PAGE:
Monday, September 01, 2008

Maternity leave – a huge source of labour pain for employers ...

Some years back, I was asked by an employer to advise to advise on the least risky manner in which it could dismiss a female employee who was taking maternity leave and wanted to work from home after the birth of her child. The employer was not prepared to provide such a “flexible working arrangement” to its employee for various economic and other reasons.

I was hoping to advise my client on a certain course of action based on my reading of certain case law. I had just completed and sent my advice when a report appeared in the Sydney Morning Herald about a decision of the NSW Administrative Decisions Tribunal concerning a female public servant who sought similar flexible working arrangements. That decision went in the opposite direction of my advice.

If not handled sensitively, maternity leave can cause enormous labour pain to employers. Many employers don’t realise that employees proposing to take maternity leave can often have multiple remedies available to them. Remedies include action under State and Federal Industrial legislation (e.g. Industrial Relations Act (NSW) and Workplace Relations Act (Cth)), State and Federal Anti-Discrimination legislation, common law breach of contract action, claims under State Fair Trading and Federal Trade Practices Acts and much more.

One recent case illustrates how workplace litigation related to maternity leave can be commenced by employees at all levels of seniority. The Australian Financial Review reported on Wednesday 9 July 2008 of action commenced by a doctor against multinational pharmaceutical company GlaxoSmithKline (GSK). The action claimed that GSK had breached its obligations to the doctor by demoting her after she returned from maternity leave.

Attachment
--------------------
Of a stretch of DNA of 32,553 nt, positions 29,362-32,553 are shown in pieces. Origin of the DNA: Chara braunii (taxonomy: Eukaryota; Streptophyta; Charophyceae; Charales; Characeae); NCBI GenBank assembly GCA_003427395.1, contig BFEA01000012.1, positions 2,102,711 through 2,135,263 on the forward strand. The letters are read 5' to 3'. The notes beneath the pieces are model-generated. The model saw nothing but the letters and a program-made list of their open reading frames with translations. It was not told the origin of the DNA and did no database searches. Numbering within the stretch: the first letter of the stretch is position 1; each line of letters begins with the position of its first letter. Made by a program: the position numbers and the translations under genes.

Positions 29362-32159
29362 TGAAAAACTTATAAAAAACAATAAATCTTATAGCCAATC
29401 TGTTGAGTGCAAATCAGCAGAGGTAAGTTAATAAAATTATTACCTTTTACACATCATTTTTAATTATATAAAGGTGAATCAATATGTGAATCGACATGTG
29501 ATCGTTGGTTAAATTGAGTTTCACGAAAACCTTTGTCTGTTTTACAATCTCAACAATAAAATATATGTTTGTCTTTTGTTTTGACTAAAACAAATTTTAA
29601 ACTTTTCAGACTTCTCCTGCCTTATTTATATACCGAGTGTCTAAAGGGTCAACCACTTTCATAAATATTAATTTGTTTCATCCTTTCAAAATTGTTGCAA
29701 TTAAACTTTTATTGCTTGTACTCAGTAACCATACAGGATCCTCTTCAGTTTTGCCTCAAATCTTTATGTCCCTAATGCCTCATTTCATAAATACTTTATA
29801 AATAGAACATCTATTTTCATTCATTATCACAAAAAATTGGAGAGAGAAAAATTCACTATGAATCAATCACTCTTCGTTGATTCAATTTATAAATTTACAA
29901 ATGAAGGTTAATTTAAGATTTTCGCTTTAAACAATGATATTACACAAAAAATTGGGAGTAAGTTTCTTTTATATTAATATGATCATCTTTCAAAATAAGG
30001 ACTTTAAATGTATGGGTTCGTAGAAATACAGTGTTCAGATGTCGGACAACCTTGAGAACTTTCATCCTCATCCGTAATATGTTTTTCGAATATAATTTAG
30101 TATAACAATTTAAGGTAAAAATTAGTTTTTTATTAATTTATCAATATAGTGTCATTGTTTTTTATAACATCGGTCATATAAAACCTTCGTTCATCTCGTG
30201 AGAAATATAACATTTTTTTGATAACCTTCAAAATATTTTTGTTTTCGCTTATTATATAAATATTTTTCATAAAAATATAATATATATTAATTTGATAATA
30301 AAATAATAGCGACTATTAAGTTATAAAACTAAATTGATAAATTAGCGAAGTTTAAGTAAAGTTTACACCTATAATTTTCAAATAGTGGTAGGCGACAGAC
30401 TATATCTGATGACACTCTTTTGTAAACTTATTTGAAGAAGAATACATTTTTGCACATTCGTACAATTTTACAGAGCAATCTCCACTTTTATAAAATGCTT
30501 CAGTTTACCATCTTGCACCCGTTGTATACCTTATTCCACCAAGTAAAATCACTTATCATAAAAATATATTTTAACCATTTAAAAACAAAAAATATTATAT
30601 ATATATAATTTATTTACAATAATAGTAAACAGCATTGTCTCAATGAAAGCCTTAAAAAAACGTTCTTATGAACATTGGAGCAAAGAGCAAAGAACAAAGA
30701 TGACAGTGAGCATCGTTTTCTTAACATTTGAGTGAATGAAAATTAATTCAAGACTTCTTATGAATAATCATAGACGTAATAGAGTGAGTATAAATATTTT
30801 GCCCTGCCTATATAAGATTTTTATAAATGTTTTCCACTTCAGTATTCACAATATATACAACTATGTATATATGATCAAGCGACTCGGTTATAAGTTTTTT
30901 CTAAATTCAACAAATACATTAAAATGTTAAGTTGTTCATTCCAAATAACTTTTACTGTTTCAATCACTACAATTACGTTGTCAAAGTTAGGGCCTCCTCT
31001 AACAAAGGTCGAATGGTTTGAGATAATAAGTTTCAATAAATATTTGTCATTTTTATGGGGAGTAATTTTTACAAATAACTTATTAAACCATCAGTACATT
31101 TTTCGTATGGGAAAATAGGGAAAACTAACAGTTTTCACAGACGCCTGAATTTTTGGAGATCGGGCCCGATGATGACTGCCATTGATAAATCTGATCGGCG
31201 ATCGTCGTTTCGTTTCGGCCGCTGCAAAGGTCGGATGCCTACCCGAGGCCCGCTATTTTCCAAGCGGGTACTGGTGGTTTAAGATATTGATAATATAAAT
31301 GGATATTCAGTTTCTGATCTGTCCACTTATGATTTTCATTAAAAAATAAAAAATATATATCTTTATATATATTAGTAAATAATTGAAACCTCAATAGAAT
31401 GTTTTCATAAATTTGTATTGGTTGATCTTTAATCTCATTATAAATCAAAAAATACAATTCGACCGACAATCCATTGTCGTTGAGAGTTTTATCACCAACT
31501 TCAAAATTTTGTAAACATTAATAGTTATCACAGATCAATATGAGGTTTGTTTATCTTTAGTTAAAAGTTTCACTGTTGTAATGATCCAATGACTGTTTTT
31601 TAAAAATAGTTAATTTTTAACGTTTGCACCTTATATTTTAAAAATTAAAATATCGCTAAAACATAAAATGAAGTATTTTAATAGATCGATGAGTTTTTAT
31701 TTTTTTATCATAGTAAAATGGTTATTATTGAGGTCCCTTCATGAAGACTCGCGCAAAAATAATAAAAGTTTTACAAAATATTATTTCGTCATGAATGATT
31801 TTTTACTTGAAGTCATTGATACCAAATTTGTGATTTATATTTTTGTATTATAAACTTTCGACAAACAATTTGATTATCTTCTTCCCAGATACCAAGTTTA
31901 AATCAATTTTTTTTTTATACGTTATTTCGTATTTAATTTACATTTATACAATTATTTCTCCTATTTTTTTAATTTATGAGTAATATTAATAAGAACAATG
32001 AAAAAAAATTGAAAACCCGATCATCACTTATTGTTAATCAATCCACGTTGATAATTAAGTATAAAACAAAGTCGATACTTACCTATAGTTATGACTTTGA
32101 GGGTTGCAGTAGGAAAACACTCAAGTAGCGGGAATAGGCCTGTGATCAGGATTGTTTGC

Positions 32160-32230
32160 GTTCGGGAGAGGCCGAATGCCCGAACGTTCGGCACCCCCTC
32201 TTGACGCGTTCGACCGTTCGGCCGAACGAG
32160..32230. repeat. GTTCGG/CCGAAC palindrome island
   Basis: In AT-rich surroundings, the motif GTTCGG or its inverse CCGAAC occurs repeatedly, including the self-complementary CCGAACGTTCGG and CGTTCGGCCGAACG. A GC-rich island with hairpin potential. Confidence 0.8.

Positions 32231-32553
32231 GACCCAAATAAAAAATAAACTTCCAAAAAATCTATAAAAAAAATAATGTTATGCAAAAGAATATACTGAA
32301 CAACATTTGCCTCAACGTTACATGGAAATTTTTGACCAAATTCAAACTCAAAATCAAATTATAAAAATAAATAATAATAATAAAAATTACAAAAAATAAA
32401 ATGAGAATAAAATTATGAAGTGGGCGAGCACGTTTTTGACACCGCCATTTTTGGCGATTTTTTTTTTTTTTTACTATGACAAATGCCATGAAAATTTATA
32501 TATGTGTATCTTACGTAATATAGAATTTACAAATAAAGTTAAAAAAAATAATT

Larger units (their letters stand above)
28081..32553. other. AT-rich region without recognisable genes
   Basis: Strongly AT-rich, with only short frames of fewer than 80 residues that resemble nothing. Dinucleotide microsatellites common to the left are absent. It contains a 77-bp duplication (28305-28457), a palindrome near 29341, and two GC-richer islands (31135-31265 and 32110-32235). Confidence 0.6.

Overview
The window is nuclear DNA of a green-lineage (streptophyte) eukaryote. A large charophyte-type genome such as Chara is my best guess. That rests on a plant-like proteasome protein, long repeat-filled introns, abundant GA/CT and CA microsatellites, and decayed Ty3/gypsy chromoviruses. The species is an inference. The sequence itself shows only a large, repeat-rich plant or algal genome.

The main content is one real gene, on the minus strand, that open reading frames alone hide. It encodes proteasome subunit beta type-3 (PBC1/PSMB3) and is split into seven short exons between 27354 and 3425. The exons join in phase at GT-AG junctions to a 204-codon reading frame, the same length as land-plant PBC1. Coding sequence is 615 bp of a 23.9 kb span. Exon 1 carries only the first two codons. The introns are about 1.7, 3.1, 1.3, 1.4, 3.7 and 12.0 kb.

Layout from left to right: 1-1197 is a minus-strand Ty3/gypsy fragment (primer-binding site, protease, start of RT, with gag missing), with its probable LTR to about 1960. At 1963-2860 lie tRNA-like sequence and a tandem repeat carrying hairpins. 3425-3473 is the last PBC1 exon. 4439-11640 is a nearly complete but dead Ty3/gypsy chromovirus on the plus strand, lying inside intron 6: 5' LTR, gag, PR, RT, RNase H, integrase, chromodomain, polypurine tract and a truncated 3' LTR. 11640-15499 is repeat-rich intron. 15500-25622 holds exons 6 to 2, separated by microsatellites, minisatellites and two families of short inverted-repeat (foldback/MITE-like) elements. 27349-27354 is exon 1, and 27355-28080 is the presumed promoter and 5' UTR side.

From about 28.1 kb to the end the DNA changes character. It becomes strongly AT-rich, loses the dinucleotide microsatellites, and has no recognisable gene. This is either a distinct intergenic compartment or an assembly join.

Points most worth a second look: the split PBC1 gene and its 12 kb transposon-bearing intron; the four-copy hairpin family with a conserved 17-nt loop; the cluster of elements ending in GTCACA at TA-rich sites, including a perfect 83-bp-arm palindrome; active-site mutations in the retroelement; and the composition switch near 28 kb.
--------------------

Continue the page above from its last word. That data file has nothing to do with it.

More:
The doctor’s papers filed in the Federal Court include claims GSK engaged in misleading and deceptive conduct (presumably in breach of Section 52 of the Trade Practices Act) by making certain representations to her about her future employment as a medical director. The employee was seeking orders that she be reinstated to the same position she was at prior to going on maternity leave. She is also seeking compensation as well as a court order that any statutory penalty imposed on the company for breaching the Workplace Relations Act be paid directly to her. The maximum penalty payable for breach of maternity leave provisions under the WRA is $30,000.

The AFR report also mentioned two other recent cases, all of which involved employees using multiple remedies simultaneously.

Earlier this year ... a former employee of ... Perpetual accused the company of discriminating against her and breaching her contract by making her position redundant while she was on maternity leave.

Fiona Dunn, who earned almost $700,000 a year as general manager, wholesale, lodged a claim in March involving allegations of discrimination, breaches of the Trade Practices Act and
contractual breaches, and is seeking multimillion dollar damages ...

In another maternity leave-related case, a software company that sacked an employee who was on maternity leave because it liked her replacement better was fined the maximum penalty of $30,000 earlier this year.

Employers have to be extremely careful in this types of cases. Employees facing a change in their working conditions should also obtain advice on their rights, especially before signing any proposed settlement or contract upon their return from maternity leave.

Words © 2008 Irfan Yusuf

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